Anderson is one who believes Barba’s form this year has come as a result of others’ inability to dominate. ”I don’t think the forwards have set the platform that they used to set,” Anderson said. ”Ben Barba is only going to play well when the forwards set the platform. I thought they’d be a grand final side again. They were tremendous last year. It was all new. And they had intensity last year. But they’ve struggled with that a bit.”

Barba is not the only key player to spend time on the sidelines. Graham was out of the side due to suspension in the early months, while Kasiano, Krisnan Inu and Frank Pritchard have all been out for extended periods.

Kasiano and Greg Eastwood are unlikely to return until the finals, by which time the damage might already have been done. The Bulldogs are almost certain to miss out on the top four, which is a significant blow. No AFL team has come from outside the top four to win that sport’s premiership under the finals system which the NRL has adopted.

Graham’s absence, for a bite on Billy Slater, adds more weight to the theory their downfall began in the grand final. On top of that, teams have lifted against them, knowing they were playing competition heavyweights.

”Every week is a massive contest,” said former Bulldogs skipper Andrew Ryan, who experienced something similar after winning the premiership in 2004. ”Teams see you as the benchmark, every team does their homework on them, and that’s why you give credit to the teams who have been at the top for so long, like Manly and Melbourne.”

Ryan and others argue the Bulldogs have done quite well to be in the position they are, given their slow start to the season. They won just one match over the opening six rounds, and have been up against it most of the season.

”I expected them to start a bit slow,” Ryan said. ”But they’ve been finding their groove.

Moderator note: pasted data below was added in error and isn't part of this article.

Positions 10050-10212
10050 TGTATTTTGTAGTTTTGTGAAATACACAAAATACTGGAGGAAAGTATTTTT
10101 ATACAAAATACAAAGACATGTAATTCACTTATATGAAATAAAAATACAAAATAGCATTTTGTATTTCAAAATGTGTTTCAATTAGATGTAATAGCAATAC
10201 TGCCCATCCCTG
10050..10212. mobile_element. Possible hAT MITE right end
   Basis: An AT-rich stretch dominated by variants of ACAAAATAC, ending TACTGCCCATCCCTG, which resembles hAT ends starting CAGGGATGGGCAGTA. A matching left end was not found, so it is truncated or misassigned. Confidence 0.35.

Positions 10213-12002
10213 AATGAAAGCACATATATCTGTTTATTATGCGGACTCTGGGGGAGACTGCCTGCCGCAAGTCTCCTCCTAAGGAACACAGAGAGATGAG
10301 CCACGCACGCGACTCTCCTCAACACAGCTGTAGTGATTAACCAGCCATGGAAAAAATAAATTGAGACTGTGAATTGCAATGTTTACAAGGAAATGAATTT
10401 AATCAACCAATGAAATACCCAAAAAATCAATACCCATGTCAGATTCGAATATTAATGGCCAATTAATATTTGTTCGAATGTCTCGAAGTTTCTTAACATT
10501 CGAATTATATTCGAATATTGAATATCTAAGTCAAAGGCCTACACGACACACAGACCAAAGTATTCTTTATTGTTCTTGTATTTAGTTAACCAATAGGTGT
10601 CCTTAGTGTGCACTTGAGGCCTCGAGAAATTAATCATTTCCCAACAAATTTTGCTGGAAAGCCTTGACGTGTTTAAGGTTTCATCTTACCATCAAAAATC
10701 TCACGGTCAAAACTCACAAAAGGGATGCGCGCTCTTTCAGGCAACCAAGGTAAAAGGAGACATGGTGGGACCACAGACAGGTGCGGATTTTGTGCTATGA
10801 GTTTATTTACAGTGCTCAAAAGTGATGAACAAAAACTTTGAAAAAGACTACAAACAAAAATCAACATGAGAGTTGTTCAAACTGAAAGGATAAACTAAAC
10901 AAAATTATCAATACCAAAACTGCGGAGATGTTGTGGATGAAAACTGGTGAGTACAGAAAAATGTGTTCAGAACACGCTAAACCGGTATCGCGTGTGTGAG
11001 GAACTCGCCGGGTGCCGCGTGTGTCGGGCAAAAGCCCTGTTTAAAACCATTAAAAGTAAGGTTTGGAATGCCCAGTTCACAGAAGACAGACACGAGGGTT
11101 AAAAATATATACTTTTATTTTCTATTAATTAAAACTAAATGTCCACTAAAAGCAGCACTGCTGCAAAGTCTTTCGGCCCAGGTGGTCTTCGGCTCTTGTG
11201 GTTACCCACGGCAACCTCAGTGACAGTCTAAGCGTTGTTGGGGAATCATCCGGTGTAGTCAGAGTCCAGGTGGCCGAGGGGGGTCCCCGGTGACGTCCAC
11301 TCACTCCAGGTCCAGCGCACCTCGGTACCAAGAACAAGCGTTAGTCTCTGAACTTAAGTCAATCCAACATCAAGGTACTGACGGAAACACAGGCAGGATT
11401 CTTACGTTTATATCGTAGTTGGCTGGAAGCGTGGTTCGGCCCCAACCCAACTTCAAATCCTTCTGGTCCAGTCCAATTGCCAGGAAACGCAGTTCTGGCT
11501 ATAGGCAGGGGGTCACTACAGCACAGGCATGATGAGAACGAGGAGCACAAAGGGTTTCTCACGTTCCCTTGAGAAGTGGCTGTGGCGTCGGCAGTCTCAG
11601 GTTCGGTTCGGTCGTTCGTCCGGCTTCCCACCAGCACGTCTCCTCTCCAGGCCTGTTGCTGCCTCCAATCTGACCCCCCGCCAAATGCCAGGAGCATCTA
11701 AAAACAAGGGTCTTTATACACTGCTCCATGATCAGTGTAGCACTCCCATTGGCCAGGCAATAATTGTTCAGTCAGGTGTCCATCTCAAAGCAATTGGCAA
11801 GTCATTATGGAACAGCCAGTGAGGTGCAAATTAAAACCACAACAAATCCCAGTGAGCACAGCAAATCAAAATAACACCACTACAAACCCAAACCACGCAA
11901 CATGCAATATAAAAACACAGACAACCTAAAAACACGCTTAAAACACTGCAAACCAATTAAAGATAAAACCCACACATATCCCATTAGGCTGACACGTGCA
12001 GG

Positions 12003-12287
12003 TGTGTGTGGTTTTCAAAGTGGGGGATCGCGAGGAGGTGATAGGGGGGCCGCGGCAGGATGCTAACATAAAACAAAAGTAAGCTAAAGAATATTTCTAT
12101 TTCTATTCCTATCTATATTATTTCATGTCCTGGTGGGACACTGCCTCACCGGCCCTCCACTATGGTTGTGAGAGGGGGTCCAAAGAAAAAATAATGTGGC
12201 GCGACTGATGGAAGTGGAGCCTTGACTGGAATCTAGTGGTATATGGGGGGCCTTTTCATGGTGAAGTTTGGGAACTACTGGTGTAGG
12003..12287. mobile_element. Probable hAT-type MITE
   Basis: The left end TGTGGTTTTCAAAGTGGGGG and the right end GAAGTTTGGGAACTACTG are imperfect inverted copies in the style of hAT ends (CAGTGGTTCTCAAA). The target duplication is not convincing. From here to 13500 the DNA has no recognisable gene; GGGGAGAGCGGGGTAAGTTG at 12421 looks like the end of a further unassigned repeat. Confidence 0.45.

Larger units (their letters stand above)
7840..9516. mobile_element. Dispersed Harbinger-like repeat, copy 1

”I’ve been pretty impressed with a fair few of their performances. I think they can still give it a good shake. I wouldn’t discount them.”

They remain up against it. Which, really, is just how they like it.

Hasler will love what has been written above, knowing that his team has been written off by many. But he will hate what follows. He, and they, are capable of recovering. It remains unlikely, but if there is one coach in the competition who relishes adversity, it is Hasler, who has seen a bit of it at Manly and the Bulldogs. He also relishes underdog status.

His famous ”under the radar” comments have become a source of amusement now, but Hasler genuinely enjoys the scenario of only being rated by the people within the walls of a club. ”This is right up his alley,” one insider said.

His alley is a strange place, of course, but you cannot fault his work ethic. Players talk of Hasler being the first person they see when they arrive at training and the last person they see when they leave. Hasler leaves his home on the northern beaches just after 5am to beat the traffic and arrives at Belmore about 6am. He rarely leaves the office before 5pm.

The Bulldogs strategic analyst Luke Gooden expects the occasional 6am call – Hasler telling him which video he wants cut and sent to him and the players, via their club-issue iPads.

The ground-floor meeting room at Belmore, where Hasler watches most of his videos, is for much of the day occupied – when the door is closed and the light on inside, Bulldogs staff don’t need to be able to see through the frosted glass windows to know who is inside.

Hasler was there on Tuesday, following the loss to the Gold Coast. The players all know if they miss a tackle, or are lazy on the inside, Hasler will eventually know about it.

”He would know what size shoes you’re wearing,” one club insider said. However Hasler rarely offers criticism without a positive message.

He is constantly looking for an edge. One of his latest is a wrestling room, near the railway tracks at Belmore Sports Ground. Hasler decided he didn’t want his team practising wrestling manoeuvres on grass, so he pitched the idea of the wrestling room – then helped lay the mats himself. He is hands on and likes to remain in control.

Which is why he has not enjoyed much of the malaise at the club this year – it has been out of his control; Barba’s absence and injuries. But Hasler knows that the Bulldogs’ destiny, for now, remains in his – and their – hands, starting against Canberra on Saturday night.

For all the talk of underachieving, and despite playing nowhere near their potential for most of the season, they are still fifth.

Barba might be the X-factor on the field, but Hasler is the X-factor off it. While they might not have one for long – and are now planning for life after him – they still have the other.